In all, I stayed in Cabarete for around 3-3.5 months. This was a real chapter and it was a real adjustment. I needed that time to transition to this new nomadic lifestyle. To start to find security inside myself, and to discover some new directions in my career/income generation and life in general. To define the direction of this stage of my life. I don’t have it all figured out, but I definitely found some of the healing, connection with my inner child and new orientation.
I enjoyed Cabarete – in spite of the struggles. I’ve avoided writing for the blog during this time because I didn’t know what to say or what I wanted to share. And I was “busy living”. I did start a few times to write my observations and experiences in the town. I may share that on the blog at some point, or I may incorporate it into my memoir. To be determined…
In the mean time, I’ll leave you with a a few poems that I wrote during my stay in Cabarete…
This is Living
Cabarete, February 15, 2023
Don’t fight the wave.
Let it carry you.
Go against the current.
Wait for it.
Let it Flow.
Ride it out.
Float on air.
This is LIVING.
Do it again.
IS what life
Cabarete, February 20, 2023
Bright pink and red hibiscus flowers,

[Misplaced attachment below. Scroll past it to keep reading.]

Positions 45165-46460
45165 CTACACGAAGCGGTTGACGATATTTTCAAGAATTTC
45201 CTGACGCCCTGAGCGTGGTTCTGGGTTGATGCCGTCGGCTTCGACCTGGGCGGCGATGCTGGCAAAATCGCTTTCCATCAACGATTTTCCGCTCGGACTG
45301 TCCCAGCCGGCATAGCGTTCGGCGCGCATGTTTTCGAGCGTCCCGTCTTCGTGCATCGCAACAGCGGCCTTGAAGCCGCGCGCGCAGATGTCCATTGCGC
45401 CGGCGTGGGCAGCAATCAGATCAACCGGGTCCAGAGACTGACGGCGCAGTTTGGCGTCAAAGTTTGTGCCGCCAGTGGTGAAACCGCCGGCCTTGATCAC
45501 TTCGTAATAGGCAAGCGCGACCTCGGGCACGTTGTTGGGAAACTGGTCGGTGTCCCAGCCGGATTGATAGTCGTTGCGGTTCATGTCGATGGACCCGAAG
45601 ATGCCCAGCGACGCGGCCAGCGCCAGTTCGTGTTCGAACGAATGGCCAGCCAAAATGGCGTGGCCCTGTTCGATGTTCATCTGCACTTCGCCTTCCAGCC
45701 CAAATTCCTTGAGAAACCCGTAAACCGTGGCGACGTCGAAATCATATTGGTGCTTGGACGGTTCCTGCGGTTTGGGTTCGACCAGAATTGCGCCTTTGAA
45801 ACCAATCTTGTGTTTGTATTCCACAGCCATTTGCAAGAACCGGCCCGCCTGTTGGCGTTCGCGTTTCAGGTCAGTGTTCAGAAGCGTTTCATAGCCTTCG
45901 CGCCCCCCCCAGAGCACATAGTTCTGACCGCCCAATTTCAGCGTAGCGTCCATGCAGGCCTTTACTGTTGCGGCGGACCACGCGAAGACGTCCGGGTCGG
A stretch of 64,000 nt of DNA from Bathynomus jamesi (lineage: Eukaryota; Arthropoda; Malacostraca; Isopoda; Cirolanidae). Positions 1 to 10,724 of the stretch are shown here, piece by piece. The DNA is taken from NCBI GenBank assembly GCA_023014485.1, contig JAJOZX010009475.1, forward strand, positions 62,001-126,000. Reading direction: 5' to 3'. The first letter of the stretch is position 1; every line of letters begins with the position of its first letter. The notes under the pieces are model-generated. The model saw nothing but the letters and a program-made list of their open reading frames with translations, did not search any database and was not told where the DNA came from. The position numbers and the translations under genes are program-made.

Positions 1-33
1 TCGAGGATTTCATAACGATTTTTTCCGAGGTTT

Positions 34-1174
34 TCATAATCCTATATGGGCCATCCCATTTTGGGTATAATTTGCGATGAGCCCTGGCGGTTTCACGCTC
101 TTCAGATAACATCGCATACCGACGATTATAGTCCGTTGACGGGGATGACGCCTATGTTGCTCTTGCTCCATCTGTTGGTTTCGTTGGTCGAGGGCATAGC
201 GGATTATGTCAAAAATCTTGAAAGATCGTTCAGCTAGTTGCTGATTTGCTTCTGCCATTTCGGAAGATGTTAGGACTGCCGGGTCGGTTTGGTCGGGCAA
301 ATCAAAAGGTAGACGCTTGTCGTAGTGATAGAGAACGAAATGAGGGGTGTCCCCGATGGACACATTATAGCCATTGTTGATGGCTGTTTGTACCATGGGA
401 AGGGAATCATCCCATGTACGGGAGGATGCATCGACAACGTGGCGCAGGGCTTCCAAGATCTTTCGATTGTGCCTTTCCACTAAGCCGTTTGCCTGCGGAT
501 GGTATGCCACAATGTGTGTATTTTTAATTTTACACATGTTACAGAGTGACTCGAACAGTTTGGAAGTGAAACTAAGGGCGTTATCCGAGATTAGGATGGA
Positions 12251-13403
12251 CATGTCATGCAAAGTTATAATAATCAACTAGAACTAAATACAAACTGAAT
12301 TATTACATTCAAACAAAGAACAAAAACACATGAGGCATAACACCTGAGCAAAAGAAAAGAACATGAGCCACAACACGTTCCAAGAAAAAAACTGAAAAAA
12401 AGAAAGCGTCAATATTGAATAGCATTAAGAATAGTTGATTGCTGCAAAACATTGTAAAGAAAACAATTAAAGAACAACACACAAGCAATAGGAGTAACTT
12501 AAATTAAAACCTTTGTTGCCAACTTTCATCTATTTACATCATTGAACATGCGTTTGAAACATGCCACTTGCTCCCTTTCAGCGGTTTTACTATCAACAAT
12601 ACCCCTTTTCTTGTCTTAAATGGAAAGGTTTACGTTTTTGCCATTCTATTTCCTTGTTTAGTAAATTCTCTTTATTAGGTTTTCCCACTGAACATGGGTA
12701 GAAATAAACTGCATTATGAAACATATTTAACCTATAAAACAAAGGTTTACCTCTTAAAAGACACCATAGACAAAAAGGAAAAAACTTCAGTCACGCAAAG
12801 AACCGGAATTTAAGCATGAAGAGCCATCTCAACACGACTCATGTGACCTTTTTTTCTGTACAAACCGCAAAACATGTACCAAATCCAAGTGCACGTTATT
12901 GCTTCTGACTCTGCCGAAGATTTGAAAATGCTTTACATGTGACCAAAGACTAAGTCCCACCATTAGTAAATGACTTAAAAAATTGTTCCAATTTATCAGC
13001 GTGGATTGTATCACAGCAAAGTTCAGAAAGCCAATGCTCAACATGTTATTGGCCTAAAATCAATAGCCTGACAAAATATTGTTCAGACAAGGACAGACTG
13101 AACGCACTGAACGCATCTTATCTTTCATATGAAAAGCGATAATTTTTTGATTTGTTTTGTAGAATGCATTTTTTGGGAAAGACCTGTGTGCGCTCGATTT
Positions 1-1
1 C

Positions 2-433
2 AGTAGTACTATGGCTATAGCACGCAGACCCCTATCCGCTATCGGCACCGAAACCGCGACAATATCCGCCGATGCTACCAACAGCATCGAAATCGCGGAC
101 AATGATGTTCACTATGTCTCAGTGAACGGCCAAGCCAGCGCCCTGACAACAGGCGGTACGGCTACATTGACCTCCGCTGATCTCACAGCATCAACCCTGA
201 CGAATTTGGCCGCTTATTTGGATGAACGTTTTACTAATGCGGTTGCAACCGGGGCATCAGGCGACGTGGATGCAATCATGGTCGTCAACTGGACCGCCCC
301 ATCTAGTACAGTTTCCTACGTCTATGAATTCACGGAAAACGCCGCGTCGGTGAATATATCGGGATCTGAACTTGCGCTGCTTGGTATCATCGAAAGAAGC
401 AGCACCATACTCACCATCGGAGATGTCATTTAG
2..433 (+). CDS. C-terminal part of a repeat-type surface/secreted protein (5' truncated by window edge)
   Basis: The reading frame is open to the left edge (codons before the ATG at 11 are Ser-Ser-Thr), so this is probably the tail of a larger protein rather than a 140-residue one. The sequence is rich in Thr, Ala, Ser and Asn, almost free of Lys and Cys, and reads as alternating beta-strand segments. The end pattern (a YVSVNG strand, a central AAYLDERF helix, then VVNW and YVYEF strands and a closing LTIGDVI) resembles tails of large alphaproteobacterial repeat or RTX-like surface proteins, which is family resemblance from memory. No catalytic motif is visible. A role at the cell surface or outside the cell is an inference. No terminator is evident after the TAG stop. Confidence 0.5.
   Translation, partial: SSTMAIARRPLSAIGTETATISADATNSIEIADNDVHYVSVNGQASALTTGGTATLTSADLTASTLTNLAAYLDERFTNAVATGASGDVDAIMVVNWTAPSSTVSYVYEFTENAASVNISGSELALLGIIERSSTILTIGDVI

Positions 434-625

crinkled petals, styles erect,
with fireworks at the end
silhouetted against the white sky.
Red wine. Cabernet Sauvignon.
Pizza with prosciutto, arugula and burrata.
It’s not very Dominican…
So what – it’s what I love.
I’m allowed to have what
I love, right?
Life is beautiful,
here in Cabarete.
Cabarete, May 3, 2023
Sorry I haven’t written
I’ve been busy living
I have many things to do
some days are
filled with adventure
I’m sick or exhausted
mentally or physically,
and all I can do is rest.
I live each
I feel all the feelings.
I embrace all the feelings
Because how could we say
we are living
a full life
if we only allow ourselves
to experience fully,
half of our feelings
the “good” ones?
Avoidance is not
a strategy for having
a meaningful life
effort and investment
a willingness to face
the potential of
Meaning is the
what we might rather
The promise for more
is what makes the
hard parts, and the
worth persevering through.
This is what
And this is
I’ve been up to.
If you’ve stuck it out and read this far, thanks! <3
Until next time,